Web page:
Women pay more for car repair when they look less confident
Very few people walk into repair shops knowing exactly what's wrong with their vehicles. Some folks have hunches, though, and that can make all the difference when it comes to the price they're quoted -- especially if those folks are women.
That's the finding of a study conducted by the Kellogg School of Management at Northwestern University and AutoMD.com. Together, they recruited a group of men and women to make phone calls to various garages. During each call, participants asked for a quote on a radiator replacement for a 2003 Toyota Camry.
During their phone conversations, the callers either:
1. Said that they were well-informed about the cost of such repairs and that they expected the price to be around $365 (which is accurate).
2. Said that they were well-informed about the cost of such repairs and that they expected the price to be around $510 (which is inaccurate).
3. Said that they had no idea what the repair might cost.
4. Or said nothing about their own price expectations.
Here are the study's key findings:
- When callers indicated that they were well-informed by citing an average price of $365, men and women were both given quotes around that figure.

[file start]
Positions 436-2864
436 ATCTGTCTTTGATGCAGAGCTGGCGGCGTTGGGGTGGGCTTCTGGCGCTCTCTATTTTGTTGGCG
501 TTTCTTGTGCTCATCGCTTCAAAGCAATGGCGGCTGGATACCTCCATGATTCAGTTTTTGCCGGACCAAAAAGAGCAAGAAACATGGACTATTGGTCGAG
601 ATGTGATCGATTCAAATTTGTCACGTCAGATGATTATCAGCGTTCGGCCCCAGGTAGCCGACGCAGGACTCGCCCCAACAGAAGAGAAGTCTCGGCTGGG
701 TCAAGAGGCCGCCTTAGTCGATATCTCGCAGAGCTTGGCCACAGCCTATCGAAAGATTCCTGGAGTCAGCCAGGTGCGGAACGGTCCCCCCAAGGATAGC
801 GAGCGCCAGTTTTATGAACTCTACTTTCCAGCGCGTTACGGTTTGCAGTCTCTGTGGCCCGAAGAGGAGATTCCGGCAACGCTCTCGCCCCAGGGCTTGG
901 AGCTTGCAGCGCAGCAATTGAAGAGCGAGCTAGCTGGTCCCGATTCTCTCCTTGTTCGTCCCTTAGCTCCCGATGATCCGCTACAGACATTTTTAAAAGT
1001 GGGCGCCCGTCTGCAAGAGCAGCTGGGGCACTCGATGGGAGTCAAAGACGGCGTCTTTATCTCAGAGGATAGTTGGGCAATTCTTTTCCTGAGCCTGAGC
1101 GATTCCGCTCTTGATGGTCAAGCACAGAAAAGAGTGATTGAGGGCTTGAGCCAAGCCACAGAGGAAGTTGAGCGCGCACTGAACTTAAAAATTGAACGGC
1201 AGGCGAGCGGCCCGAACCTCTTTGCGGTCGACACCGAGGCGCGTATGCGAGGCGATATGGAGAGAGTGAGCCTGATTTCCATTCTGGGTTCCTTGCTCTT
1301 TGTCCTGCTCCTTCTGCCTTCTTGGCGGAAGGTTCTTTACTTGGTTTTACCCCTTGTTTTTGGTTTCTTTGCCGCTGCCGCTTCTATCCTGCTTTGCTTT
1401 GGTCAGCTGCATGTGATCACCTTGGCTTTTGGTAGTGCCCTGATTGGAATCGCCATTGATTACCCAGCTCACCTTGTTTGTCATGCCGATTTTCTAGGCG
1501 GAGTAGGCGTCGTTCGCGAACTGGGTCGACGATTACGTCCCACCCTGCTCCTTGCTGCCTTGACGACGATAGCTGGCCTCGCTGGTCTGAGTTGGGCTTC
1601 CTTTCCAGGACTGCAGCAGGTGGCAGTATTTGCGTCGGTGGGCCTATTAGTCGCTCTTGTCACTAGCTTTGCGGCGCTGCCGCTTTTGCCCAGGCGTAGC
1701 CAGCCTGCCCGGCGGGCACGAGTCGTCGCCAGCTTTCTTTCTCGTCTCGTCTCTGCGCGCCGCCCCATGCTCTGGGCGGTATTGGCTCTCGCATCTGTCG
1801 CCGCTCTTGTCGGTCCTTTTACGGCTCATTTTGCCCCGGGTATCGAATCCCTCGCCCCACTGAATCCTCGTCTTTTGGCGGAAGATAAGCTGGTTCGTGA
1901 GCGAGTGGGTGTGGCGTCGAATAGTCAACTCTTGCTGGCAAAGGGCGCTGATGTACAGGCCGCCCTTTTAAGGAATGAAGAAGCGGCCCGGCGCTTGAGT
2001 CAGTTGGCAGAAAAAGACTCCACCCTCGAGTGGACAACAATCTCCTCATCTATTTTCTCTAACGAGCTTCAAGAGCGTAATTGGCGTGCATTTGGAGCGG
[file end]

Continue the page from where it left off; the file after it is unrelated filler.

- When callers indicated that they were misinformed by citing the above-average cost of $510, they were both given higher-than-average quotes.
- When men said that they had no idea what the repair would cost, they were quoted figures in the $365 average.
- When women said that they had no idea what the repair would cost, they consistently received higher quotes than men.
According to Meghan Busse, a professor at the Kellogg School and one of the leaders on the study, "Our findings suggest that auto shops may assume men know the market price for a given repair, so they automatically grant it. However, they may not expect women to be knowledgeable in this area, so the perception is they can charge them more."
The good news is that women were considerably better at haggling than their male counterparts. When study participants attempted to negotiate a better price, 35 percent of women were successful in doing so, compared to 25 percent of men.
Bottom line: whether you're a man or woman, if you know what's wrong with your vehicle, do some research on repair costs before taking it in. Remember, Mr. Google is never more than a few keystrokes away. And unless you're wedded to one particular garage, get a few quotes over the phone. That's doubly important if you live in one of the more expensive states for auto repair.
On the other hand, if you don't know what's wrong with your car, you may just have to wing it, or invest in a system like Automatic. Our guess is that, like many things in life, appearing confident can help you get what you want -- even if you have no idea what you're talking about.
This story originally appeared at The Car Connection